Schwartz, T. / Hoffmann, S. / Obst, U. (1998): „Formation and bacterial composition of young, natural biofilms obtained from public bank-filtered drinking water systems“. In: Water Research 32 (1998), 9, 2787-2797
Formation and bacterial composition of young, natural biofilms obtained from public bank-filtered drinking water systems
Schwartz, T. / Hoffmann, S. / Obst, U. (1998)
Water Research 32 (1998), 9, 2787-2797
In Germany, bank-filtered raw water and ground water is mainly used for drinking water conditioning. Microorganisms, which are neither retarded by the subsoil passage of the bank-filtration, nor by the different filtration and disinfection steps at the water works, cause the growth of biofilms on different materials originally used in drinking water distribution systems. The development, the phylogenetical diversity and the bacterial metabolic activities of biofilms on polyethylen (PE-HD), polyvinylchlorid (PVC), steel and copper were analyzed at different sampling points. The incubation experiments were performed under natural conditions using a flow device technique.
The devices were installed after the activated carbon filters and disinfection step at the water works and at two different house branch connections within the distribution system of the conditioned drinking water of the water works. The synthetic materials were colonized very rapidly within a few days in significant higher densities than steel and copper. The total bacterial cell counts of the biofilms were measured by DAPI (4′,6-diamidino-2-phenylindole) staining.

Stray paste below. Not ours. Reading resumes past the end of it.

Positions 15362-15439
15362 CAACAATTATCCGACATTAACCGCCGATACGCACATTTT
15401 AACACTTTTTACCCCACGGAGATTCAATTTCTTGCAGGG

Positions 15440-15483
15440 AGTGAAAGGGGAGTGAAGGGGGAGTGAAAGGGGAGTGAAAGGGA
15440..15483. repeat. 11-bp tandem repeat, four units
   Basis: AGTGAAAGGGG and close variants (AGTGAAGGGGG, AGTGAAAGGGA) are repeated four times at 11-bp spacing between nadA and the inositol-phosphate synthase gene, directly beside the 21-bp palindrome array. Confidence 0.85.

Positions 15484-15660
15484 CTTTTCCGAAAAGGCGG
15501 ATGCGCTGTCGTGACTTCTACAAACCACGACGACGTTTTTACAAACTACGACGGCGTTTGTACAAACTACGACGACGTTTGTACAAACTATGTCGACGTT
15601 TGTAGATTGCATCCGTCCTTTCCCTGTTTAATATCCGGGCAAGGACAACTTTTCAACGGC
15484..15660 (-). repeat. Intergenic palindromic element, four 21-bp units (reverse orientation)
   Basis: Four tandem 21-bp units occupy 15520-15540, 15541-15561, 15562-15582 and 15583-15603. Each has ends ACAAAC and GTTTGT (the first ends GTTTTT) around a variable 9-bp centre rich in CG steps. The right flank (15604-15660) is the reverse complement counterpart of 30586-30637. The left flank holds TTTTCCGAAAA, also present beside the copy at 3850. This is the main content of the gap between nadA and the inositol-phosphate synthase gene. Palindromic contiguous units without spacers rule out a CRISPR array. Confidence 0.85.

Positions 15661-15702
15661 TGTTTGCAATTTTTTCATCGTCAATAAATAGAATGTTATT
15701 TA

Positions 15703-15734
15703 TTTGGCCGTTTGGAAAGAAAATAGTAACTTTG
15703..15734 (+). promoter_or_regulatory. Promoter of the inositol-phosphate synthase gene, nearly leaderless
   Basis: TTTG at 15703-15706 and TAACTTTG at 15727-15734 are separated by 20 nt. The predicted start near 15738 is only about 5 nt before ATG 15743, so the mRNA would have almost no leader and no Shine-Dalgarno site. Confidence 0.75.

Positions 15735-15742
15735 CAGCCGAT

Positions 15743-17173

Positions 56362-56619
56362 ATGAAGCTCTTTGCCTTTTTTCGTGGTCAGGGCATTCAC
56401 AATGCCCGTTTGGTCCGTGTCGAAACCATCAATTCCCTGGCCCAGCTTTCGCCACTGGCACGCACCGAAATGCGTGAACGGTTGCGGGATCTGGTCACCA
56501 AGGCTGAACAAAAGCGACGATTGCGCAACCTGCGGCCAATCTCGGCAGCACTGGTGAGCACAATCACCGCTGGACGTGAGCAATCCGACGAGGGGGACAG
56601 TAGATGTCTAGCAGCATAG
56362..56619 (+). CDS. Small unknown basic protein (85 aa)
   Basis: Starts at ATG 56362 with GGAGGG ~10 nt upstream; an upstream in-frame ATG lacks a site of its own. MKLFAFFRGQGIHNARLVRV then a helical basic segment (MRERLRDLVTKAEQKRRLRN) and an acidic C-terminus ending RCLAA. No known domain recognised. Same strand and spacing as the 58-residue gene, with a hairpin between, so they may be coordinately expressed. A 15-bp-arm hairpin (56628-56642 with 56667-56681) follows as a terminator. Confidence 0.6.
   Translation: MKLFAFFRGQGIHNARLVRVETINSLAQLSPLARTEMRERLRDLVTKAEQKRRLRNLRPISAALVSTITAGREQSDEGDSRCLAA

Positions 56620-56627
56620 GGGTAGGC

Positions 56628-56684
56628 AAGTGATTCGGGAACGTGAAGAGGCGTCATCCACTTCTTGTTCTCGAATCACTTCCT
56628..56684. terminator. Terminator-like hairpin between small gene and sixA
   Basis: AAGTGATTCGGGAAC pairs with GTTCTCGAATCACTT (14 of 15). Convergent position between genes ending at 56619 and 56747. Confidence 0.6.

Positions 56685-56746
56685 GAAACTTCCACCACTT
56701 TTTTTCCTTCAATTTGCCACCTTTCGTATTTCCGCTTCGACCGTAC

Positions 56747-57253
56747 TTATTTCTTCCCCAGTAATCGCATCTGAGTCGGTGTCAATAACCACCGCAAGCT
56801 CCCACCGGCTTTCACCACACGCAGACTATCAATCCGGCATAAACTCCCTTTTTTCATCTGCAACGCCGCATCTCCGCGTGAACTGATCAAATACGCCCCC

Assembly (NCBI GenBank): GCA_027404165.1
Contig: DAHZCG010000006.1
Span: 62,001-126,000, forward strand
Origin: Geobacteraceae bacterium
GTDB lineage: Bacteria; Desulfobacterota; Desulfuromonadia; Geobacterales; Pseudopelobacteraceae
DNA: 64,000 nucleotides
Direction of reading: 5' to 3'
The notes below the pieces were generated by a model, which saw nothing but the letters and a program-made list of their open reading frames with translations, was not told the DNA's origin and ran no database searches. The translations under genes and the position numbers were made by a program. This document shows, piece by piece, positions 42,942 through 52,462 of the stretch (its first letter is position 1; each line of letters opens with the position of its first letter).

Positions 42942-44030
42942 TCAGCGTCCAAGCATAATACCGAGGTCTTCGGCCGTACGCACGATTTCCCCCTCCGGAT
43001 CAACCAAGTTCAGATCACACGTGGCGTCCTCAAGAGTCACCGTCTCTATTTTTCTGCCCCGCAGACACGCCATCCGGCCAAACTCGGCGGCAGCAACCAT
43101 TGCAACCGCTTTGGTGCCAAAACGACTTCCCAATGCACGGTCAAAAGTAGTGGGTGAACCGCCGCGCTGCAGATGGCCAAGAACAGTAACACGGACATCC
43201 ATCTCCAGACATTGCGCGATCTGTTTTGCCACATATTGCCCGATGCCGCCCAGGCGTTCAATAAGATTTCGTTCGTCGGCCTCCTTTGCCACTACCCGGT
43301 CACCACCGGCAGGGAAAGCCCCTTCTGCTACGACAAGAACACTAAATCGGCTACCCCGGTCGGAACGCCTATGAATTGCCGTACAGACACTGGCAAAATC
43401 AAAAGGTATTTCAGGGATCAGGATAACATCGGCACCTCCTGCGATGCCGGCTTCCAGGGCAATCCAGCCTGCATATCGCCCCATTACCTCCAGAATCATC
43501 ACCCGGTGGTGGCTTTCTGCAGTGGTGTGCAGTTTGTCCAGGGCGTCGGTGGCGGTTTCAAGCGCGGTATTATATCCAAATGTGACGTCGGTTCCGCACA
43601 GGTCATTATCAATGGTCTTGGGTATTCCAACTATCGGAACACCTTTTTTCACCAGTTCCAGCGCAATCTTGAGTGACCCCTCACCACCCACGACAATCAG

The metabolic activities of the bacteria were quantified by the use of the redox dye CTC (5-cyano-2,3-ditolyl tetrazolium chloride), which is frequently described as an indicator for respiration. The highest respiratory activities were observed in biofilms from synthetic materials grown after the activated carbon filters at the water works. A significant reduction of the total bacterial cell counts and respiratory activities of about 80% was measured due to the disinfection at the water works.
A time dependent growth of bacteria in biofilms was observed at the two sampling points within the distribution system, whereas the percentage of CTC-reducing cells stabilized at 35%. The in situ-hybridizations with fluorescence labelled, group-specific rRNA targeted oligonucleotide probes revealed the following: (i) bacteria of the Beta- and Gamma-subclass of Proteobacteria were found most frequently within the biofilm population, (ii) the percentage of the different subclasses depended on the used material, (iii) there were no significant changes in bacterial subclass composition of the biofilms taken from the water works and house branch connections.
In addition, polymerase chain reaction (PCR), southern blot hybridization and in situ hybridization were used to detect facultative pathogenic bacteria in biofilms. Non-pneumophila Legionella were found in a relative high percentage up to about 7% in many biofilms, whereas fecal streptococci were detected only in few biofilms of the drinking water distribution systems